The first use of MSC in the gene therapy field was as a supportive monolayer for hematopoietic stem and progenitor cells 35. During gene transduction of hematopoietic stem cells, the stromal layer was found to improve survival through a “co-culture” method. 36 As this practice was improved, it was discovered that in addition to providing ex vivo support during the gene transfer or expansion phase of HSC-directed therapy, the MSC themselves could be engineered to provide increased human cytokine support when co-transplanted with the HSC 23,37. As more becomes known about the biological characterization of bone marrow derived MSC, more interest is generated in using these cells for cell- or gene-directed therapy. Special interest in particular has evolved for using MSC as a protein delivery vehicle following gene therapy modification. From a very small marrow aspirate, human mesenchymal stem cells are easily isolated and will rapidly begin clonogenic expansion in vitro. When compared to hematopoietic stem cells, which can be harvested in similar fashion, MSC cultures do not have the expensive cytokine and growth factor requirements since they produce many autocrine factors on their own 38. Also unlike traditionally used HSC, there is no defined hierarchy of MSC development, either in vitro or in vivo, that describes specific conditions for maintenance of the most potent cell type. Following transduction of MSC monolayers, relatively equivalent expression of the transgene product can be achieved throughout the culture.
In contrast to HSC, retroviral engineering did not seem to impair the ability of MSC to proliferate, self-renew, migrate post-transplantation, or differentiate appropriately 39–41. Further, these studies suggested that MSC have fewer complications regarding the insertion of virally-delivered transgenes. Whereas HSC seem to maintain a highly quiescent pool of true stem cells 42–47 that are resistant to retroviral transduction, MSC seem to have no comparable metabolic barrier. Several studies have verified this finding, demonstrating that MSC can be efficiently and durably transduced without intensive labor, and that this transgene expression is maintained throughout lineage differentiation and without compromising the proliferation rate or quality of progeny 48–51. Clonal analysis of the resultant cell populations showed wide variation; however, some clones contained several thousand copies of transgene RNA per cell and were able to maintain this expression for up to 6 months post-transduction 50. Examination of the starting cell population further showed that nearly 90% of all cells capable of producing colony-forming unit-fibroblast (CFU-F) colonies were transduced using standard transduction procedures 50. In comparison to HSC transduction, this represented an astounding and intriguing finding for cellular therapy and genetic engineering.
Interestingly, after transplantation human MSC do not migrate effectively to the bone marrow stromal compartment. However, Bubnic et al demonstrated that W/Wv mouse - derived marrow stromal cells engrafted into the marrow compartment and enhanced early erythropoiesis in unconditioned Sl/Sld murine recipients. Engraftment of donor stromal cells reached levels of up to 1.0% of total marrow cells 4 months post transplantation 52. This report was interesting because transplanted MSC do not usually replace the endogenous microenvironment, even after conditioning. 53,54. This report therefore suggests that the defect in the stromal compartment of the Sl/Sld mice played a role in permitting MSC engraftment in the marrow compartment. Almeida-Porada et al demonstrated that co-transplantation of both autologous and allogeneic human bone marrow-derived HSC and MSC in a fetal sheep model resulted in higher levels of long-term engraftment of human hematopoietic cells in the bone marrow of the chimeric animals during gestation and after birth 55,56. By using marked MSC, they also demonstrated that injected stromal cells engrafted and retained function within the sheep marrow. This study suggests that the fetal microenvironment could also be more permissive to allowing MSC engraftment. These reports could provide clues as to how to better replace at least a portion of the microenvironment for in vivo studies or clinical indications.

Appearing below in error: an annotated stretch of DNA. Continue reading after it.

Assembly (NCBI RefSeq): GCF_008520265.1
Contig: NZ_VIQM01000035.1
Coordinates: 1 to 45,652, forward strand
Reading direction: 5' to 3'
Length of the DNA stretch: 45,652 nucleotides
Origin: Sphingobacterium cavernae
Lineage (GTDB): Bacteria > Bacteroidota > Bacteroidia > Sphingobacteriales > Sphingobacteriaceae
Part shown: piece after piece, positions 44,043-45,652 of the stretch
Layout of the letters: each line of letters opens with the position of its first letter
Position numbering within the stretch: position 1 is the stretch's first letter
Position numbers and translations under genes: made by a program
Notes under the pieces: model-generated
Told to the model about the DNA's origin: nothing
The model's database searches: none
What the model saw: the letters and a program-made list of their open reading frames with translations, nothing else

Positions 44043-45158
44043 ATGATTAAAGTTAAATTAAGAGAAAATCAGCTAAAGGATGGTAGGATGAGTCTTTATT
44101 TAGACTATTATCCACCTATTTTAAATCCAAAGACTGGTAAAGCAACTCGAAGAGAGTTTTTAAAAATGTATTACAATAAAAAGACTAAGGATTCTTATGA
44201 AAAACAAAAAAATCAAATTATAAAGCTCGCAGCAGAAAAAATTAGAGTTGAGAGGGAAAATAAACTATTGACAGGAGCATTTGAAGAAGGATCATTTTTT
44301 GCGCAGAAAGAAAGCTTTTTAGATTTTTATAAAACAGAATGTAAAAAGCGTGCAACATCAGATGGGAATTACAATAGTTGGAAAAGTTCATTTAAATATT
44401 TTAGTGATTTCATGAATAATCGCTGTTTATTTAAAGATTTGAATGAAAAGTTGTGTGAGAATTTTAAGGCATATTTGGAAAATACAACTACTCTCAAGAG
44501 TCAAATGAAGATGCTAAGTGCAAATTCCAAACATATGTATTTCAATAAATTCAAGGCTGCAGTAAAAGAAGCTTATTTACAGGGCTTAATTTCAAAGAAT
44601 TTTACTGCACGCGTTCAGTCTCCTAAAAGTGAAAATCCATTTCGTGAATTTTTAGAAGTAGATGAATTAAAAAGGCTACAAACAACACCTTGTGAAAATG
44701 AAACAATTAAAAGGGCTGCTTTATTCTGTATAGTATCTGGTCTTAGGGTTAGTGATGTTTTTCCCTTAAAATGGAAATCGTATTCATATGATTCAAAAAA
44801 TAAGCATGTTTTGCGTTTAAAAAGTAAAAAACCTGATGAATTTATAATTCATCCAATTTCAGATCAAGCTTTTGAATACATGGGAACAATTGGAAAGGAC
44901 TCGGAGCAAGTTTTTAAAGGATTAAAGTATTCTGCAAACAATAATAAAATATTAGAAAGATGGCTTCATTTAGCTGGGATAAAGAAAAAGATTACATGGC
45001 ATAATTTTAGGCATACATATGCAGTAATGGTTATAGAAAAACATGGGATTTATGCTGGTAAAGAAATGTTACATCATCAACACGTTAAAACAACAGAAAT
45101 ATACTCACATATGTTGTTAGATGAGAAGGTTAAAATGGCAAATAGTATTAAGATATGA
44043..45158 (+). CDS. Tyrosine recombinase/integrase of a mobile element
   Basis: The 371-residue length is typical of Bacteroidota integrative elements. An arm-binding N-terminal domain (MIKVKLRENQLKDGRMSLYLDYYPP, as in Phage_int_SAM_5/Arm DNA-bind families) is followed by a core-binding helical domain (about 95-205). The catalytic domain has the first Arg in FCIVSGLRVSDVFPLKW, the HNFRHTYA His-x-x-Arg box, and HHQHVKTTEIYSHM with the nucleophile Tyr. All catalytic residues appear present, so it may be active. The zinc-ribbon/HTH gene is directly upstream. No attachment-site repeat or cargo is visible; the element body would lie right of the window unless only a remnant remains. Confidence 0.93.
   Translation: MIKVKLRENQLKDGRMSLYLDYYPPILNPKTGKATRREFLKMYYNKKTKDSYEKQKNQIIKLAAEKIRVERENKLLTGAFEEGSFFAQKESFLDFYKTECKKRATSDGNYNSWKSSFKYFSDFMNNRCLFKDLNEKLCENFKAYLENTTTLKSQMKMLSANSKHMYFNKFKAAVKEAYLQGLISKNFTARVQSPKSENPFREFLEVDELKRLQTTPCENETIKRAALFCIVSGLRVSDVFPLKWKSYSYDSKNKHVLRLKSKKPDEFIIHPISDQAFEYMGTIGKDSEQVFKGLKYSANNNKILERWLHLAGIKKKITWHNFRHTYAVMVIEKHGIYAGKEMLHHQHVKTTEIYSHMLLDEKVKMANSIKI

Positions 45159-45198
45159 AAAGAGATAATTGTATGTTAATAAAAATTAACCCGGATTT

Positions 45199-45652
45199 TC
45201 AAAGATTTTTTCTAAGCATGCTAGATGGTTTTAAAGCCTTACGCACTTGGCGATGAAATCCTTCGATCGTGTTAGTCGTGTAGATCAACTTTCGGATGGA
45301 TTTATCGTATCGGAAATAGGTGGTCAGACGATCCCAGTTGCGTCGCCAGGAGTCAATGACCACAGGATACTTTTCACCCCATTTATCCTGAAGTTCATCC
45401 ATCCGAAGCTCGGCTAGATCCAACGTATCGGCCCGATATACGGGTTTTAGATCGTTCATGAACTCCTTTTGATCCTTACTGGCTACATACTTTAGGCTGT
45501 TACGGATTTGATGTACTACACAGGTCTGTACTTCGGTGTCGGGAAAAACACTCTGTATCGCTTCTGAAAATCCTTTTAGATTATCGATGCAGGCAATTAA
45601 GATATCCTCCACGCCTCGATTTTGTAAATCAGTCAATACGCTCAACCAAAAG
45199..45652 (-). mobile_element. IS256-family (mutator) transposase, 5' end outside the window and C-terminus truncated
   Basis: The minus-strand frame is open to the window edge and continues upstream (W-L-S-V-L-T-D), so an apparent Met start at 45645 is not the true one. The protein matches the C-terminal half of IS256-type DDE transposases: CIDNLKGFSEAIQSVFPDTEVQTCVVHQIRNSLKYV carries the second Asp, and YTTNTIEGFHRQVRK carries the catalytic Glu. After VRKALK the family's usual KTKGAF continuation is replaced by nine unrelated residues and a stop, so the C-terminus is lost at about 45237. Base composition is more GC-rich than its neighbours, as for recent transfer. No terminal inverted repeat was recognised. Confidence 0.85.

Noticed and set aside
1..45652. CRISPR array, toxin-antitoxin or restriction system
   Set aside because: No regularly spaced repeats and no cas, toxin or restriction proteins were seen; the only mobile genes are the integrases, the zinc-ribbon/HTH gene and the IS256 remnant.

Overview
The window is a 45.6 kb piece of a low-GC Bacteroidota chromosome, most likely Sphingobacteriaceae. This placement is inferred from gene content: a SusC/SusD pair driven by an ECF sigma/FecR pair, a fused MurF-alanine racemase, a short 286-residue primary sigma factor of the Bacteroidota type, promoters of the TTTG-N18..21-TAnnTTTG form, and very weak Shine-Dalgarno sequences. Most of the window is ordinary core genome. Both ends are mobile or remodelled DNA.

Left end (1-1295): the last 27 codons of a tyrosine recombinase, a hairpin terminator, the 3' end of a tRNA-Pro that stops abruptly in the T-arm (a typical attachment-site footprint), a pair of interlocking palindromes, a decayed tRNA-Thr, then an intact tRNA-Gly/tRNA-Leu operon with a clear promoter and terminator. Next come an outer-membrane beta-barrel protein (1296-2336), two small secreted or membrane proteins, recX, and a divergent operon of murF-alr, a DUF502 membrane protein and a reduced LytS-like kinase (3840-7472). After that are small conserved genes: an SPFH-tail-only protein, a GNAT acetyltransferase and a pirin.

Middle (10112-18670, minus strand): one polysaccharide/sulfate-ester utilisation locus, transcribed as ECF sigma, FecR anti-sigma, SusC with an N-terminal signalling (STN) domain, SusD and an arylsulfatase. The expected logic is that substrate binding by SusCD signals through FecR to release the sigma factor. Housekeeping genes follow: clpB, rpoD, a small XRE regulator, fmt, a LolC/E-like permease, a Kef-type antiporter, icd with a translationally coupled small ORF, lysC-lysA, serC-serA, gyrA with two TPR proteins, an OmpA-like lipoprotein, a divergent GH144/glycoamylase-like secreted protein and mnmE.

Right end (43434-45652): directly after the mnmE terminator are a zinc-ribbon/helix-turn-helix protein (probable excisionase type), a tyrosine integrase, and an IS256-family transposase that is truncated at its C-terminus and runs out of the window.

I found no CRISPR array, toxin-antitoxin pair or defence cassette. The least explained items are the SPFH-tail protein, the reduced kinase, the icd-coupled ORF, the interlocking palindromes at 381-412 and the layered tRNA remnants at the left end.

In the majority of the MSC transplantation studies reported to date, the transplanted cells lodge in multiple organs and continue to secrete their transgene products from those locations, throughout numerous tissues 8–13. Noort et al identified a population of MSC derived from human fetal lung which promoted engraftment of co-transplanted umbilical cord blood CD34(+) cells in bone marrow, spleen, and blood. Again, no MSC were found in the marrow compartment suggesting that the mechanisms by which the engraftment was enhanced did not require homing of MSC to the bone marrow 57.
Angelopoulou et al showed that co-transplantation of human mesenchymal stem cells with HSC enhances human myelopoiesis and megakaryocytopoiesis in NOD/SCID mice 58. Co-transplantation of genetically engineered human MSC solved a problem that had hampered the field’s use of human-to-murine xenotransplantation prior to 1988: the lack of cytokines cross-reactive to human stem cells in the mice. In that year, Kamel-Reid et al described the bnx/hu model, in which the immune deficient mice were injected with human interleukin 3 (IL-3), and human progenitors could survive for several months, with a primarily myeloid differentiative capacity 59. To avoid expensive and time-consuming injections of cytokines every 48 hours, as Kamel-Reid et al had described 59, our group co-transplanted human marrow stromal cells (MSC) engineered to secrete human IL-3, in addition to their endogenous human growth factors 49. The species specificity of IL-3 allowed support of human hematopoietic cells in the mice without perturbing murine hematopoiesis. Jiang et al later confirmed that Co-transplantation of stromal cells engineered to secrete IL-3 with T cell depleted marrow grafts improved hematopoiesis following allogeneic transplantation in mice.60